If you feel there’s no difference between 2G and 3G speeds offered by your telecom operator, 48 percent of mobile Internet subscribers in India agree with you. But while your carrier may actually be giving you miserably slow 3G data, the belief that there’s no variation in 2G and 3G by a vast majority of people has more to do with ignorance more than anything else.
Ericsson ConsumerLab has rolled out a report titled ‘The Changing Mobile Broadband Landscape’ which paints affordability and ‘digital literacy’ as the main reasons behind Indians refusing to subscribe to mobile broadband. 88 percent of respondents think it’s too expensive, making the recent threat by telecom companies to increase data rates by six times a very serious issue.
This may alternately provide more fodder to those who are fighting against net neutrality by trying to give preferential treatment to sites or services based on how much they can afford to pay. Airtel Zero and Internet.org have been at the eye of the storm since the debate about a free and fair Internet broke out in India. It actually started with Airtel trying (and failing) to charge more for voice calls made through services like Skype or WhatsApp over and above the data charges users already pay.
The Telecom Regulatory Authority of India (TRAI) which is expected to protect the rights of the citizens has been behaving quite suspiciously about the entire issue and most recently, abandoned all pretenses of having any common sense by publishing the email IDs and messages of the lakhs of Indians who wrote to protest against its anti-net neutrality consultation paper. Ericsson says that people use twice as much data compared to those can’t understand the plan they’ve signed up for.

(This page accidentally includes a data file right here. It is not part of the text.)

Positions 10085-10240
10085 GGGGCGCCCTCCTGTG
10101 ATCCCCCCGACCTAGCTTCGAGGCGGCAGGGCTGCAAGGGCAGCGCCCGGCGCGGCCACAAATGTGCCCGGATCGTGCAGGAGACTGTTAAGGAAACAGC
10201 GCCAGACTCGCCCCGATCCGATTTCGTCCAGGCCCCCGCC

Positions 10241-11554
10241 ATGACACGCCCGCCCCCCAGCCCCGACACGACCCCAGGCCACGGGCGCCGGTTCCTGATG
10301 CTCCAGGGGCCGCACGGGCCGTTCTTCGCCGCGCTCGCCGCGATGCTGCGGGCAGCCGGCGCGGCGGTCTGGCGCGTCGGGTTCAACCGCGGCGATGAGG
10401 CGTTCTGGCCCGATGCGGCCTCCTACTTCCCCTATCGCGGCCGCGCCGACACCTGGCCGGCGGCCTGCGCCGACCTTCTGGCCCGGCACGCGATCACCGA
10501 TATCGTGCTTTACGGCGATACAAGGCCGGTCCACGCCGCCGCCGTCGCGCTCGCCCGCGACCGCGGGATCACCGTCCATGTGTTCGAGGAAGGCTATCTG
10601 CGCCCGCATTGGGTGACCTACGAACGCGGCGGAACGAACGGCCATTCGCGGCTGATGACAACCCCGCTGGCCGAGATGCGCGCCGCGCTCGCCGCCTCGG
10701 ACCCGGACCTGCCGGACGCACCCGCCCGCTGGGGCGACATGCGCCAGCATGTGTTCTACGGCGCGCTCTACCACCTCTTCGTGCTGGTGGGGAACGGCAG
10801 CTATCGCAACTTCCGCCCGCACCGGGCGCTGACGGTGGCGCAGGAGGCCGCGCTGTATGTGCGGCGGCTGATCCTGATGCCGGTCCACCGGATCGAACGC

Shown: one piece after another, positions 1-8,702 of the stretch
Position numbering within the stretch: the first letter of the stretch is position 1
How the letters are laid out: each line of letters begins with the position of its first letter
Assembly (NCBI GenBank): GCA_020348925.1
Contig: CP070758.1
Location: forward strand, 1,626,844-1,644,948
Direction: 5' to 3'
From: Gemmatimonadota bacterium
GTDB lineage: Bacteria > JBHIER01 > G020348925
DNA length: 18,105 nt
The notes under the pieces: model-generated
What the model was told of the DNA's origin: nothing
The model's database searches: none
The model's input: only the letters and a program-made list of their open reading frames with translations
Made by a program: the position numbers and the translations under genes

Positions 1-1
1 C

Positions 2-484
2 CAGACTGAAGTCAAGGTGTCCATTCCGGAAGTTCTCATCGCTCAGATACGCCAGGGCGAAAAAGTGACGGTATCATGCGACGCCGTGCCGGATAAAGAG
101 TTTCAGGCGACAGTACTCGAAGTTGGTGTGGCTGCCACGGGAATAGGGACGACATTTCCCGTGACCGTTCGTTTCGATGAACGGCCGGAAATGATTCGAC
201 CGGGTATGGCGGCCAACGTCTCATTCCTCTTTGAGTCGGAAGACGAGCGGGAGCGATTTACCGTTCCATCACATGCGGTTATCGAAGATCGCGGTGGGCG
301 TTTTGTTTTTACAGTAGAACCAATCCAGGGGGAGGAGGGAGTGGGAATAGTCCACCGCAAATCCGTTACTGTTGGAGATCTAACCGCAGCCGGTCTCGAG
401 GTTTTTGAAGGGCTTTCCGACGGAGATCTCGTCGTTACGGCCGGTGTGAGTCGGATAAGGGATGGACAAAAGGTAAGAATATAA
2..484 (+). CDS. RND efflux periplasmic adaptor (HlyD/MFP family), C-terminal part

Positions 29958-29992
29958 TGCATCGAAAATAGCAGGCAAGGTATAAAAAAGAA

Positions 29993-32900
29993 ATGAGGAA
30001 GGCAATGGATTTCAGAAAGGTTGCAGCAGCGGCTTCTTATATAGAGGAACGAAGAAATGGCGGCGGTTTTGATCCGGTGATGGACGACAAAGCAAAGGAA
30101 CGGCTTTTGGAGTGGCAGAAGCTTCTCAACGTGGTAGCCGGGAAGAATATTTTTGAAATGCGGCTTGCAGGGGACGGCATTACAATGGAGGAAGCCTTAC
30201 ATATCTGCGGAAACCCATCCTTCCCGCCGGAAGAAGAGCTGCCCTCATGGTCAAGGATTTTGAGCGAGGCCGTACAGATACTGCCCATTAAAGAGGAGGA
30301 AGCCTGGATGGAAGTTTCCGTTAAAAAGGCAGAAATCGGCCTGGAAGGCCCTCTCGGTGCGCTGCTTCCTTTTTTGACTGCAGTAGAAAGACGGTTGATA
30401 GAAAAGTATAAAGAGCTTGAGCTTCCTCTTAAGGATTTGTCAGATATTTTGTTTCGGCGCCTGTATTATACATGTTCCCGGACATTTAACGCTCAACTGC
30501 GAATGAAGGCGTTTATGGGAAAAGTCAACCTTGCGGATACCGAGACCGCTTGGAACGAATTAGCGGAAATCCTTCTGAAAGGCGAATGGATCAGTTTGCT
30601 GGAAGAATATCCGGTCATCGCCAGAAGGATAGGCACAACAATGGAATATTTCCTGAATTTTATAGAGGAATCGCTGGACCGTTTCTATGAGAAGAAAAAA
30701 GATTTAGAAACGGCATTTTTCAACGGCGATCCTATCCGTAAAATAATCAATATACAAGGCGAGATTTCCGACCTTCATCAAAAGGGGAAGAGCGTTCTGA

Mid-size and small urban areas are have 33 percent smartphone penetration, while large cities and big non metropolitan areas account for 27 percent of the same. This means more demand for data, though telecom companies will pretend they’re only being hit by losses due to the decreasing use of SMS and voice calls thanks to the increasing adoption of smart devices. Apps for social networking and instant messaging are the most popular, which explains why network operators are playing crybaby.
Services or application for online shopping, banking, cloud storage and navigation over mobile are still picking up, according to Ericsson India’s Vice President and Head of Strategy and Marketing, Ajay Gupta. 70 percent of mobile broadband subscribers with smartphones stream videos on their handset and 61 percent engage in social networking activities while on the go. Quality of service differs depending on location including whether mobile Internet is being access indoors or outdoors.
63 percent of people who responded to the survey complained about quality and reliability problems including lost connections and varying network speeds indoors. 68 percent were troubled by app-related glitches like lagging, long refresh periods, maps not loading or session failures when outdoors or commuting. Though Ericsson reveals that such issues are less common in large cities, we don’t think it’s an accurate statement judging by our experiences with 2G and 3G data on different networks.